After a few weeks, I asked Lloyd to mow a strip around the edges and paths through the middle and that gave it a more acceptable definition – more meadow than neglected, rank grass. There is still an open verdict here on the merits. It is certainly more environmentally friendly. As far back as 2006, I have been writing about the environmental travesty that is our obsession with ‘perfect’ lawns. We will mow again when the flowering finishes and the first cut may be more like making hay. In the meantime, it is not a look that will appeal to everybody but we are interested in experimenting with gentler ways to garden. And at least we are in good company with this concern.

We are in good company – the best in fact. RHS Rosemoor Garden in Devon where they have stopped mowing all the grass all of the time.

15 thoughts on “From a tsunami threat and Covid to calliandra and Mark’s low meadow

  1. GayeL Downes

    “Just some unusual wave and current activity” you mention is the tsunami, just not a big one. A small tsunami doesn’t look much from the land but it could be dangerous if you are in or near the water.

    Reply
  2. tonytomeo

    Dang! I did not hear bout the tsunami threat until after it was over with. Someone at work told me about it. (Honestly, I avoid the ‘news’.)
    The Covid situation there is commendable. People here do not take it seriously, and many even protest restrictions, and then wonder why it got so bad!

    Reply
    1. Abbie Jury Post author

      This was the biggest tsunami threat I have seen here (huge underwater earthquakes and many aftershocks still coming) but all has ended fine and we know our warning systems work.

      Reply
  3. Angela

    Coincidentally we were on a road trip around East Cape and thankfully had already picnicked on all the lovely coastline, walked the wharves, completed our stay at Lottin Point, Hicks Bay where the first waves were due, and had reached a farm cottage in Waitawheta, not far from Waihi, when the earthquake struck and woke us with sustained shaking at 2.30am. And we thought we were smart having avoided Level 3 as it started whilst we were away from Auckland!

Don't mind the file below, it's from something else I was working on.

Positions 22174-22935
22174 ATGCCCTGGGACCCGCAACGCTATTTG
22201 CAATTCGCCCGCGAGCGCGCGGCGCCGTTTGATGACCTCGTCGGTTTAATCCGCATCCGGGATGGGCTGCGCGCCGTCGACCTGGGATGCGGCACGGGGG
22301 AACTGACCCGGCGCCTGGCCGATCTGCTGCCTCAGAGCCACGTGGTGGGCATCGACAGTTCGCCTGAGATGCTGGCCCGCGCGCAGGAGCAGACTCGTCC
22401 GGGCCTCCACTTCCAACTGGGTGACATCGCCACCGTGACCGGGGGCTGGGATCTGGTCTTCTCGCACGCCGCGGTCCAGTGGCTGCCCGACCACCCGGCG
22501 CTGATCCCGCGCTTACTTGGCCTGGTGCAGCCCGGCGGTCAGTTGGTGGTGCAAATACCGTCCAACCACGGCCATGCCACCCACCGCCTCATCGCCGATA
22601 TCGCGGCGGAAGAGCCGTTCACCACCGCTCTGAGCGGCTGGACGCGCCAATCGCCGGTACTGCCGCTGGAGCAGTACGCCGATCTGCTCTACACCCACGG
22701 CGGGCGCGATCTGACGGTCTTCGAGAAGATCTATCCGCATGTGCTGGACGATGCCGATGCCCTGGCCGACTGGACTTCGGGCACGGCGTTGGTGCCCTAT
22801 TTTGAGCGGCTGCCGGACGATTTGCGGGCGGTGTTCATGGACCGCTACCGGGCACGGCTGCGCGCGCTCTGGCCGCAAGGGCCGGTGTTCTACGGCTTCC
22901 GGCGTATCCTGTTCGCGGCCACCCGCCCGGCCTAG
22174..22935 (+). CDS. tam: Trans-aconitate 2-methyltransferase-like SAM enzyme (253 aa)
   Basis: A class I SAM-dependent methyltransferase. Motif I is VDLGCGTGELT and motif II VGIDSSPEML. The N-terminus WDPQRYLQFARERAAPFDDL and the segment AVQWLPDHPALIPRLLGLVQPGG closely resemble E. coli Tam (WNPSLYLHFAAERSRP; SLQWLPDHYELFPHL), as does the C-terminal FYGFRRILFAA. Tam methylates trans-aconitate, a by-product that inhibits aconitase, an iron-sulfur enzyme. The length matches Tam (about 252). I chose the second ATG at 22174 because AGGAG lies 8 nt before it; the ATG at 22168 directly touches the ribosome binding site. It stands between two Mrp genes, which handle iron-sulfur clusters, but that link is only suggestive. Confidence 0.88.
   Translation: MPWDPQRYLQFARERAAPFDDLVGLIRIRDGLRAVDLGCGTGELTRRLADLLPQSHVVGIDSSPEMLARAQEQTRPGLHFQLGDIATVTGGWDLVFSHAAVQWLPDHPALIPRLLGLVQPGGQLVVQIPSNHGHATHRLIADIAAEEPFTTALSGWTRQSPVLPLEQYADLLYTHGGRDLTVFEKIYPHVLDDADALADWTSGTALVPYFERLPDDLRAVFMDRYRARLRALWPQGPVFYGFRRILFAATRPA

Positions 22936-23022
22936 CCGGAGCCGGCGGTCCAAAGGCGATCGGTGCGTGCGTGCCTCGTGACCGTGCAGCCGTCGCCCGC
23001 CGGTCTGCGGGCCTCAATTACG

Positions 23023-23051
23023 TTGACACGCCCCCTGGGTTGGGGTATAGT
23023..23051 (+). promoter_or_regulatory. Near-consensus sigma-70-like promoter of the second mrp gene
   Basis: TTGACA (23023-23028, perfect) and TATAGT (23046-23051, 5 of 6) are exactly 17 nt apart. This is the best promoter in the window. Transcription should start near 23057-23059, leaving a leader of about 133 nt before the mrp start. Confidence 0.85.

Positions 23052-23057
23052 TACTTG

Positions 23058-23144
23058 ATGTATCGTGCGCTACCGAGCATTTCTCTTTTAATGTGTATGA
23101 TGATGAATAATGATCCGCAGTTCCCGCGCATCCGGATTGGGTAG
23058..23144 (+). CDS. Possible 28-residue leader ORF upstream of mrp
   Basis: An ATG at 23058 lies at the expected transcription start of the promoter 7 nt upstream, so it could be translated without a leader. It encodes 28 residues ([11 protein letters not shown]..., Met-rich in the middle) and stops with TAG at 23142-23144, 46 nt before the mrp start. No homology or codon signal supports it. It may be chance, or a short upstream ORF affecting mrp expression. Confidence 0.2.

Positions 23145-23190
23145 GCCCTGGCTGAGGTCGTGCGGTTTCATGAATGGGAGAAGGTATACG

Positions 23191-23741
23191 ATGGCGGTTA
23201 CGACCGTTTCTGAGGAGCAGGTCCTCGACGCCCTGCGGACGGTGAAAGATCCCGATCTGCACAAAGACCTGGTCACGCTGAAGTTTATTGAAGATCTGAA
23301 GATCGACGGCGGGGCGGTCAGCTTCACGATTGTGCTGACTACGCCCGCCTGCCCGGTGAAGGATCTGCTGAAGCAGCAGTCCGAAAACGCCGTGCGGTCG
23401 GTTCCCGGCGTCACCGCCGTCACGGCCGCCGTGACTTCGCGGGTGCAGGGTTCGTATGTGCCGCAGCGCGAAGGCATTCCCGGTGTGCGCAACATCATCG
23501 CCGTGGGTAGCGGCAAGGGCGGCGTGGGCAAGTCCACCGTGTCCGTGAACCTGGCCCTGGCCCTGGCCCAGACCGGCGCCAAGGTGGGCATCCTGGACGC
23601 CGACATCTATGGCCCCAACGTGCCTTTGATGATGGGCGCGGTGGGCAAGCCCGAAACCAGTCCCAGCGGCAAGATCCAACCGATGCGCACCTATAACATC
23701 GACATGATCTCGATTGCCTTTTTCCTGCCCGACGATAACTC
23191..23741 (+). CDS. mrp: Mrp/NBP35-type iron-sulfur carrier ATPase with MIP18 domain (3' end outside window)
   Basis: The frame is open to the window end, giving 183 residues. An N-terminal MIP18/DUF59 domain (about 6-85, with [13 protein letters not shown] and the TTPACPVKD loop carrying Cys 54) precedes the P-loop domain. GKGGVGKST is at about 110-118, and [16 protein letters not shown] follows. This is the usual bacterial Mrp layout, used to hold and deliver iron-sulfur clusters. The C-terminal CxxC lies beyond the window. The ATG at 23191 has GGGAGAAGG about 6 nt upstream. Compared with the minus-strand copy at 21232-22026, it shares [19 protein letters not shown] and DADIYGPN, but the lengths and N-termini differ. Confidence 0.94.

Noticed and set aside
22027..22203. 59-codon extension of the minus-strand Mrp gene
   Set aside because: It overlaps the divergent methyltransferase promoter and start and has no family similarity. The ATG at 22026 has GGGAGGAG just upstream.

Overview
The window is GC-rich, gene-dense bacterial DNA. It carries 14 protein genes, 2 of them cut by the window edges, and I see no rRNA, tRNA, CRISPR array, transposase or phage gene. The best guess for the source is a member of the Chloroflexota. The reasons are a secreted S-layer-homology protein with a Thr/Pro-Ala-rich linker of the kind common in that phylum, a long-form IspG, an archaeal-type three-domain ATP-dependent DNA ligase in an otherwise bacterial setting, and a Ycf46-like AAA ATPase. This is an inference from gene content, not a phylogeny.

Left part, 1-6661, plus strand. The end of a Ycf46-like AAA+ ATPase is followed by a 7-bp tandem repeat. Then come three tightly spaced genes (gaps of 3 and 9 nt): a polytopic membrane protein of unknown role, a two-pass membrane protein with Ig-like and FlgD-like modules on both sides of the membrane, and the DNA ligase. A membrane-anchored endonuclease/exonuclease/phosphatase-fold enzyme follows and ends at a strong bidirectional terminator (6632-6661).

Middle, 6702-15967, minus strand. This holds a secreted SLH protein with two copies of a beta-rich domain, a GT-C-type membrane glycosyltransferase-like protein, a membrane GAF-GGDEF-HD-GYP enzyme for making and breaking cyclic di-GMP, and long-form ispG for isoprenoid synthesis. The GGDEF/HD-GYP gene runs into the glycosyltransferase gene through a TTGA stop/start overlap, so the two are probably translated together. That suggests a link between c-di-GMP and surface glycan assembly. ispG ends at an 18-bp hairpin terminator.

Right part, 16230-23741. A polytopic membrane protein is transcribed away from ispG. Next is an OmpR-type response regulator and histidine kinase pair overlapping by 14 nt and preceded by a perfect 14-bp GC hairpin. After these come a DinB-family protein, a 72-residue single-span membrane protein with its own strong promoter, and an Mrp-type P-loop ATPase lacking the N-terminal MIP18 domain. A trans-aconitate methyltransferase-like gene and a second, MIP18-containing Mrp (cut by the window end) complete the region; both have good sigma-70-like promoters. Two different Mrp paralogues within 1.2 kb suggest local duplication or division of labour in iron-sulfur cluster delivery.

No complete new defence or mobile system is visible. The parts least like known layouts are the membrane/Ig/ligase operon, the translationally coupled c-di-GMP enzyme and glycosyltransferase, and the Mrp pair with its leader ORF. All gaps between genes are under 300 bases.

I’m guessing from your meadow pics that you are lucky enough to not have Kikuyu? Alas our lawn, from being away, can in no way be described as a meadow.

    Reply
    1. Abbie Jury Post author

      Well I think you deserve to be congratulating yourselves on exceptionally good fortune! I remember camping at Loggins Point when the children were small – a lovely spot.
      Indeed our lawn is free from kikuyu. The meadow approach would not be good with that.

      Reply
  4. Paddy Tobin

    We have a very small area left to “meadow” – its size doesn’t really merit the name – and love the variation of wildflowers which appear as though from thin air; from deep soil, really I suppose. One year we expanded on the idea and left a larger area uncut but felt is changed the feel of the whole garden in a way we didn’t enjoy; it closed in the garden, we felt, filled it up rather then the blankness of plain cut grass which gives openness. The experiment in this area only lasted one season.

    Reply
  5. Robin Dowie

    I was pleased with the item on Seven Sharp as we have started a small area of wild flowers in the lawn. We are very happy with it . We sowed wildflower seed and are waiting to see how it self sows for next season.

    Reply
  6. Elizabeth

    I love the look of meadows and am interested in trying this on a large area to increase biodiversity, maybe an acre. I read in another post that you use a sickle bar mower to do the cut. When you cut the long grass does the cut grass smother the growth of next seasons grass or does it rot fairly quickly? Thank you for your amazing posts!

    Reply
    1. Abbie Jury Post author

      We used the sickle bar when we were only mowing once a year. There was so much grass that it had to be raked off. Now we are mowing twice a year – in late January and in July, we can manage to do it with the ride-on and leave the grass in place. Not traditional meadow’ management but much more labour saving in our conditions.

      Reply
  7. Pingback: When life requires ladders | Tikorangi The Jury Garden